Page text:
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Tennessee College Ravaged by Storms

Wednesday, February 06, 2008

JACKSON, Tenn. —  Danny Song bolted for cover as a tornado tore through the dormitory complex at Union University _ then the ceiling came crashing down on top of a couch that was wedged against him.

For the next hour and a half, he lay pinned in the rubble.

"I was in a fetal position," the 20-year-old junior recalled Wednesday. "I tried to lift up but I couldn't. I was thinking I would lose my legs. I couldn't feel them for a long time. I just felt really helpless."

Rescuers ultimately dug him out, along with 25 other Union students who were stuck behind jammed windows and the wreckage of walls, floors and furniture _ damage wrought by the violent weather that swept across five states Tuesday.

The storm left more 50 people dead across the South. Remarkably, no one died here.

About 50 Union students were taken to a hospital, nine of them with injuries classified as serious, said Tim Ellsworth, the school's news director.

Though the small, private college was heavily damaged, school officials said students escaped life-threatening injury primarily because they quickly took shelter in dorm bathrooms and other interior spaces.

Tornadoes are a regular threat in Jackson, a city of about 60,000 people 75 miles northeast of Memphis.

The campus suffered damage from tornadoes in 2001 and 2002. In 2003, a tornado struck downtown Jackson, killing 10 people and tearing a path of crumpled buildings, twisted metal and toppled trees. In 1999, twisters killed 10 people in Jackson and Clarksville.

This time, emergency planning and broadcast warnings of the twisters prevented more serious injuries, university president David Dockery said.

Each dorm room and apartment on campus is required to have the school's tornado emergency procedures posted, according to a school handbook. All the buildings are equipped with alarms that warn of both tornadoes and fire.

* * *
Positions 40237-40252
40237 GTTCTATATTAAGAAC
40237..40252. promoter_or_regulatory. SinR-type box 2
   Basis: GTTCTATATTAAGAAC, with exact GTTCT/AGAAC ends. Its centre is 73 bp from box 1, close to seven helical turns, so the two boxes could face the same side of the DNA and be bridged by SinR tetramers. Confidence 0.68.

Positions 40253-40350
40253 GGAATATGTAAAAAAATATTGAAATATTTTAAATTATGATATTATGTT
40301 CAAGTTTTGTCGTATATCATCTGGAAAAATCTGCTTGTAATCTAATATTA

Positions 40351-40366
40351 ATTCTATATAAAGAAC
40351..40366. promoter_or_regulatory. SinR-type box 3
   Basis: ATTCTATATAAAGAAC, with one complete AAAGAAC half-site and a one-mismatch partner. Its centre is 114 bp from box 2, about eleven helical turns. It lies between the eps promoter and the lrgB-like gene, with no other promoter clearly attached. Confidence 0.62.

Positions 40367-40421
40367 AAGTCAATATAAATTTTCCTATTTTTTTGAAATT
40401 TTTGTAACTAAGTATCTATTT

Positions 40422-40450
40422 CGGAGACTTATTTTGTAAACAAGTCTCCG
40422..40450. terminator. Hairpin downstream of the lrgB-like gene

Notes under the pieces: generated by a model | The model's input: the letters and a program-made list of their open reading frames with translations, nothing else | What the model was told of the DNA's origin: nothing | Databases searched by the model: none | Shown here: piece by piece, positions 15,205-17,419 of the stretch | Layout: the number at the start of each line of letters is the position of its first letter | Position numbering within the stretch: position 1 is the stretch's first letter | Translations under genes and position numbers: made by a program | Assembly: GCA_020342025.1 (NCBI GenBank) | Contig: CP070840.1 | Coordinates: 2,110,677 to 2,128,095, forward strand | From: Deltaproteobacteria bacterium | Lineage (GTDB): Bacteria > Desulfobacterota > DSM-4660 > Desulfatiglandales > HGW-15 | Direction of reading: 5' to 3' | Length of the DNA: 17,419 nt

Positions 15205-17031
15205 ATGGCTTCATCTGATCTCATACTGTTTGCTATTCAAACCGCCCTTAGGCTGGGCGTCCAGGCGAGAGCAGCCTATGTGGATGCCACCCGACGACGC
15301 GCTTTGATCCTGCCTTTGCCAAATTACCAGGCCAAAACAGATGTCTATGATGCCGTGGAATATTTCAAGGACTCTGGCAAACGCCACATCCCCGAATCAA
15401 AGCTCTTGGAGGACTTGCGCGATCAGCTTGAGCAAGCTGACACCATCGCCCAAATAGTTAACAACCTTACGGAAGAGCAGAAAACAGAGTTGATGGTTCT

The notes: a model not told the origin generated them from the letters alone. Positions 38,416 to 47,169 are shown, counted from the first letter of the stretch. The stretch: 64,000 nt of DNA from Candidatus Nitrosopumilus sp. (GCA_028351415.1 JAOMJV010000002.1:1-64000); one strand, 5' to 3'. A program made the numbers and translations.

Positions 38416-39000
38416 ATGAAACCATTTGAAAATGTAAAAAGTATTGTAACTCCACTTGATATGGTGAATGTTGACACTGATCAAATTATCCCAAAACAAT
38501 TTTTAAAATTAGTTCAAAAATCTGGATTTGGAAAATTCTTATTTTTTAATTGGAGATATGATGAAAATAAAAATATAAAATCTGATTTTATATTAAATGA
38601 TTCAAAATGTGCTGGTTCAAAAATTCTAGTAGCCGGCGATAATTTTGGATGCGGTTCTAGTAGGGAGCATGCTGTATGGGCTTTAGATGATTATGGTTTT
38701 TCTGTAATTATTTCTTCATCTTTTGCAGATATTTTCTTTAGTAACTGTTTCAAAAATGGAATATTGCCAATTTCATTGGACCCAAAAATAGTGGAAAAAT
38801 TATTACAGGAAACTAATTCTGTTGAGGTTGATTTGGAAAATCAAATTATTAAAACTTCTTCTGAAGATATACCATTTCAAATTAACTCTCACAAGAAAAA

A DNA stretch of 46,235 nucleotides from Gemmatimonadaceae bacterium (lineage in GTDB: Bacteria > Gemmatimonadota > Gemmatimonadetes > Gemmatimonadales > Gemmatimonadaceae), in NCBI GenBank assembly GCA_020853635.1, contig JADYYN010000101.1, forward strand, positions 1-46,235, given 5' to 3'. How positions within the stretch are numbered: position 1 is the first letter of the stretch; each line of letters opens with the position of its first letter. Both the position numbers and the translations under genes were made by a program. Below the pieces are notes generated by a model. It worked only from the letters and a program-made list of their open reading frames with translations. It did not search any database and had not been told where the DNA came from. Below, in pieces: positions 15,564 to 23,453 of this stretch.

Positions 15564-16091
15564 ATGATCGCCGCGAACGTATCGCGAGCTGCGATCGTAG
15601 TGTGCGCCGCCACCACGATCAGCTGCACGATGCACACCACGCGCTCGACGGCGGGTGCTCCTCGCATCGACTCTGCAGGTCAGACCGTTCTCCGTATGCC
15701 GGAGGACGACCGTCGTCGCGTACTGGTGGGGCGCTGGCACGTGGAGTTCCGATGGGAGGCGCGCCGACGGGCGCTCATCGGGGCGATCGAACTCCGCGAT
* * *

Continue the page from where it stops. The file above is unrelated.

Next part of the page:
"When the sirens went off the entire process went into place quickly," Dockery said, noting that students had been "ushered into rooms, into the bathrooms, interior spaces."

The students, he added, "demonstrated who they are, and I'm so proud of them."

The university was in the path of at least one tornado that plowed a 35-mile, west-to-east swath across Madison County, up to a half-mile wide, said Marty Clements, emergency management director for the county.

The trapped included three young men who were surrounded by, but not buried by, rubble for more than four hours. Rescuers used a backhoe to dig a path to them, and they were freed without serious injury.

Song said he was pinned with his arms pressed to his chest and with a heavy pile of wreckage across both legs.

"We looked up and saw the funnel coming in," he said. "We started running and then glass just exploded. I hit the floor and a couch was shoved up against me, which may have saved my life because the roof fell on top of it."

Song's legs were not badly hurt, and he was back on campus the next morning surveying the wreckage.

The university's main dormitory complex of 13 two-story apartment buildings was damaged beyond repair.

Some buildings collapsed, and others were missing walls and roofs. The complex parking lot was strewn with wrecked cars and small trucks, many flipped on their backs and other stacked in small piles here and there.

"I've never been through anything like that before _ the noise. Your ears pop. It makes your skin kind of crawl. It's really creepy," said Andrew Norman, 20, who huddled with seven friends in the bathroom of a dorm room during the storm.

The college, which is affiliated with the Southern Baptist Convention, has about 3,200 students, with 1,200 living on campus.

Elizabeth Walker, 20, was among a dozen students who gathered in a dorm room to ride out the storm together.

They had already begun squeezing into a bathroom, she said, when several students took a last, quick check out an apartment window.

"We could see it coming," Walker said. "It was like, 'Oh, no.'"

Copyright 2008 The Associated Press. All rights reserved. This material may not be published, broadcast, rewritten or redistributed.



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